“Nigeria never took advantage of all of its investments in MOWCA to get into the IMO. This isn’t IMO’s problem. MOWCA shouldn’t collapse as a result of Nigeria’s disinterest because the organization is crucial to the IMO. IMO member states will also look at Nigeria’s handling of MOWCA when considering the nation for a place on the IMO Council. Nigeria should arrange for elections to hold at MOWCA because that’s how to show the role of a big brother and a leading nation. The IMO elections later this year is a bit hasty with the MOWCA issue, Deep Blue Project and piracy situation,” Akinsoji said.

He, however, noted that the Committee responsible for planning Nigeria’s venture into IMO should draw up a holistic plan if Nigeria does decide to wait until 2023.

“If Nigeria decides not to contest this year, we should immediately begin to do things now that would make 2023 more realistic and not rest on our oars,” he added.

Similarly, former NIMASA Director-General, Dr. Dakuku Peterside said, “I think that Nigeria is beginning to get things right at the IMO but it is too short to get the best at this election. If we don’t get into the Council this year, we should be able to get in by 2023 barring any unforeseen political circumstances.”

Dakuku argued that success at IMO Council elections goes beyond size of tonnage, number of vessels or shipping lines, noting that the nation fared better than some nations which were successful at the last polls.

“Nigeria’s biggest challenge has been the issue of piracy and maritime crimes. Most nations didn’t want to see Nigeria in that IMO Council because of their perception of the country. However, Nigeria is beginning to make efforts in that direction. The impact of Deep Blue Project is something that the world is looking at and nations are attesting to the peace in the area. The truth is that it may not really be the Project that has caused the tranquility but the criminals’ perception is to slow down because they don’t know what to expect. If they watch and observe that the Deep Blue Project isn’t doing any magic, they could come back. So, the Project has to be strategic and really geared towards policing the area,” the former NIMASA boss said.

According to him, Nigeria’s problem is that of its perception in the international shipping community, adding that several issues influence the country’s rating among IMO member nations.

“The way vessels are treated in Nigeria by the agencies that inspect ships, turnaround time and delays; every vessel returns to the mother nation with information that formulates the perception of Nigeria. When a vessel comes into Nigeria and over 10 agencies have to go onboard for inspection, there is a problem because no ship experiences such in other nations. Things are also done manually in Nigeria and the total experience of those who are into shipping in Nigeria isn’t something to write home about. Consequently, the feedback to their home nations makes these countries become worried that Nigerians are hostile and problematic,” Dakuku added.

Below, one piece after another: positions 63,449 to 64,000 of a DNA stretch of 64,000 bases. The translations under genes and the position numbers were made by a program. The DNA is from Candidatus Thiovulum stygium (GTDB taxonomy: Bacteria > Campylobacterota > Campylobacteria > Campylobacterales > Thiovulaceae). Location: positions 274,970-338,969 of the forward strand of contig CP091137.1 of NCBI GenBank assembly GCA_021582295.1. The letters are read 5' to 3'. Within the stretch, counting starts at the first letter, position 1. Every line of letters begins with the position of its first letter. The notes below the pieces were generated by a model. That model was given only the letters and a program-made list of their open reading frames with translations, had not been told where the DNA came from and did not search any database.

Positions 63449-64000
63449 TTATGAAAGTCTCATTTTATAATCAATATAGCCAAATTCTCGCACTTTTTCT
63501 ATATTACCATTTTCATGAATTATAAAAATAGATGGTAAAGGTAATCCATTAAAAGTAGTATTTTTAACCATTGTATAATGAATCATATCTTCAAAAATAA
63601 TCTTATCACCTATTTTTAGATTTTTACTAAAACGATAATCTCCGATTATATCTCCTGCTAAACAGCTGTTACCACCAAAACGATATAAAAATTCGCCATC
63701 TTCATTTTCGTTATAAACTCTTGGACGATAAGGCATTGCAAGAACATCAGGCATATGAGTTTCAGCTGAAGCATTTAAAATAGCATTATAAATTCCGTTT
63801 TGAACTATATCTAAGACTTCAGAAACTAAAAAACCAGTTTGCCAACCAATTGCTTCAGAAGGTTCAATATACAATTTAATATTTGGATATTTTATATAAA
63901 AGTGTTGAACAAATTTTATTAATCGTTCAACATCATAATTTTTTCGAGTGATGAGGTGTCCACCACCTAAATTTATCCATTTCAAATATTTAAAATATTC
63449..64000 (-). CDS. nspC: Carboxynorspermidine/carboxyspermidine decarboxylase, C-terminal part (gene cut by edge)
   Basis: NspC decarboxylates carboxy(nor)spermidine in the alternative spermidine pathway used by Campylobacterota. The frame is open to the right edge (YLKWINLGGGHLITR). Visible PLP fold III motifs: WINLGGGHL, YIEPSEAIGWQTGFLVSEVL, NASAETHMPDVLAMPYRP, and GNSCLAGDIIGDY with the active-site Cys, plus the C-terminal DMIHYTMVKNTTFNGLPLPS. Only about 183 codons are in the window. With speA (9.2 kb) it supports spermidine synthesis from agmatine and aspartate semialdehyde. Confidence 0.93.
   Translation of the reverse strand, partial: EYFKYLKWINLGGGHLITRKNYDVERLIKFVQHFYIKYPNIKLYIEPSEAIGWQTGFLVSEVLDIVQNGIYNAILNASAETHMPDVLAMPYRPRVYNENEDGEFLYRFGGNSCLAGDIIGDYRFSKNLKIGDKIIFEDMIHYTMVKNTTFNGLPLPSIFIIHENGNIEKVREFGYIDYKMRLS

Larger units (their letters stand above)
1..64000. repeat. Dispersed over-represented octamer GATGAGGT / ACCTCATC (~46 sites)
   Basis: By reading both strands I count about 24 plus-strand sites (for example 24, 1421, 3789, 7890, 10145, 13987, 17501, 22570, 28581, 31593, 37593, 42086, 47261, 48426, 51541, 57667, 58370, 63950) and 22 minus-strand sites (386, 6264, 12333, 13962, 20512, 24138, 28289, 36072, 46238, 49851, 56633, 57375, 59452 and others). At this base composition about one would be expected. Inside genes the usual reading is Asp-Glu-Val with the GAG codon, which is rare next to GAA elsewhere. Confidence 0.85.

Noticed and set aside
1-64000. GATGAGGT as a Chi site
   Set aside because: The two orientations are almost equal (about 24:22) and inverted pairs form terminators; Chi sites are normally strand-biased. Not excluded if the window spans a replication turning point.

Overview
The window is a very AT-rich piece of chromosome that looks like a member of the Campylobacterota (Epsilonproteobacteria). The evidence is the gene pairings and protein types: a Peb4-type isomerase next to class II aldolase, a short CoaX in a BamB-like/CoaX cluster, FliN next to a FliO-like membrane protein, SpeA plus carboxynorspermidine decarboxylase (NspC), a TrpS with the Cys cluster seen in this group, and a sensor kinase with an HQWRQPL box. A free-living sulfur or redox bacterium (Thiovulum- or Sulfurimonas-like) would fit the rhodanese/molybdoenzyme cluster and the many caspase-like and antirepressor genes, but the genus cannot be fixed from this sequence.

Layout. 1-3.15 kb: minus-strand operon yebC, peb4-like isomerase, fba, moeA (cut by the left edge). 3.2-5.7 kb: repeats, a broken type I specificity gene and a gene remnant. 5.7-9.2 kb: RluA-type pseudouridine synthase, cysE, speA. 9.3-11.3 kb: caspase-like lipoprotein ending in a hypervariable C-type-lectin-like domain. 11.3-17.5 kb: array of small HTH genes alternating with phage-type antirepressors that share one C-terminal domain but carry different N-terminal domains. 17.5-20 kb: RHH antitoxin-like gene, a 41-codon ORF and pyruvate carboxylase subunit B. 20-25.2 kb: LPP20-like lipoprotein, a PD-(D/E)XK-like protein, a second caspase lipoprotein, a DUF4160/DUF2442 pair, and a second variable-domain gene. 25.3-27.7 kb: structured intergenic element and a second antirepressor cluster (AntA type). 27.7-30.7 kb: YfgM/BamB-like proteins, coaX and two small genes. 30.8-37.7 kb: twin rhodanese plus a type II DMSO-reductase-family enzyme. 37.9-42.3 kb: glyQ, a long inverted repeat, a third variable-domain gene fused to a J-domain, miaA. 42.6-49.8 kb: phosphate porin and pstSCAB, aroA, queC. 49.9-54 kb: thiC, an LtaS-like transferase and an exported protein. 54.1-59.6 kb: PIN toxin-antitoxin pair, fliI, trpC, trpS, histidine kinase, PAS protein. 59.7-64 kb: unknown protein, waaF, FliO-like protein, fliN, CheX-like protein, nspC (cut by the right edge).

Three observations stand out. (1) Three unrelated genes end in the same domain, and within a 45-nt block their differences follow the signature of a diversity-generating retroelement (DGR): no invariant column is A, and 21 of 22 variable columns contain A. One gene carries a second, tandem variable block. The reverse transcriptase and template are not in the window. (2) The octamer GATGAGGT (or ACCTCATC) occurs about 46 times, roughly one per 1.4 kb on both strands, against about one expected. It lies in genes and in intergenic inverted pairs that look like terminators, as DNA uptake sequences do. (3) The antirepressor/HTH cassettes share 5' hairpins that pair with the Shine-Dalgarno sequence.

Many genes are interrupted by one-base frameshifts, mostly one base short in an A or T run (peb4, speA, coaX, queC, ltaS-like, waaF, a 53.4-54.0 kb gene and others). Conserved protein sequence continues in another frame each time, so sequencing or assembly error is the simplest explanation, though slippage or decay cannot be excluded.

During a recent online summit with the theme; “Objective Appraisal of Nigeria’s Eligibility for IMO Council Membership”, organized by Women’s International Shipping and Trading Association (WISTA) Nigeria, participants stressed several pertinent issues to be addressed before Nigeria contests.

At the event, an Assistant Director, Special Duties Unit at Nigerian Shippers’ Council (NSC), Ms. Adaora Nwonu opined that there is a need for Nigeria to postpone its desire to contest for the IMO Category C spot even though efforts and critical infrastructures have been put in place.

Her words: “We want a situation where we can be able to prove our ability to manage things successfully and have substantial data to back it up. We need to build on that for a while. Could we decide to do a post-mortem analysis or wait until 2023 to contest again? Perhaps, some of the initiatives Nigeria has put in place like the Maritime Security assets would have been deployed in a sustainable manner such that the international community can see the benefits and Nigeria would have some statistics to share on what it has done to support its candidature.”

“Government came up with the ease of doing business to change things, but government agencies have been accused of defaulting the executive orders. Cargo coordination and examination, sharing of manifests in an automated manner is still a challenge and the shipping companies complain that they still have to do hard copies, invest in giant photocopy machines to be able to meet up with the hard copies they have to send to government agencies. Why should government agencies be demanding hard copy manifests at this time of innovation? The same vessels call other countries and don’t send hard copy manifests.”

Also speaking at the summit, a Senior Partner, Akabogu & Associates, Barr. Emeka Akabogu said the reason Nigeria is losing out is based on the perception of member states who are voting.

“When a vessel comes into the country, the master and crew of the vessel have to spend 14 days in the country trying to get berthing space. After getting a berth space, they also spend a lot of money. They have to pass through several unusual bottlenecks with regards to securing passage to berth.”

“There’s a need for a coordinated trade, secure and merchant marine strategy towards ensuring that the nation can provide experiences for international operators which will translate into good perception to be voted in, at the IMO Council,” he said.

Noting that the nation also needs to also comply with the eligibility criteria, he highlighted some criteria such as; shipbuilding and recycling services, ports and harbours, large waterways used in support of international maritime navigation, location on international shipping dwells, provision of maritime services for international shipping etc which he noted that some of having been met while some needs more deliberate positioning to achieve.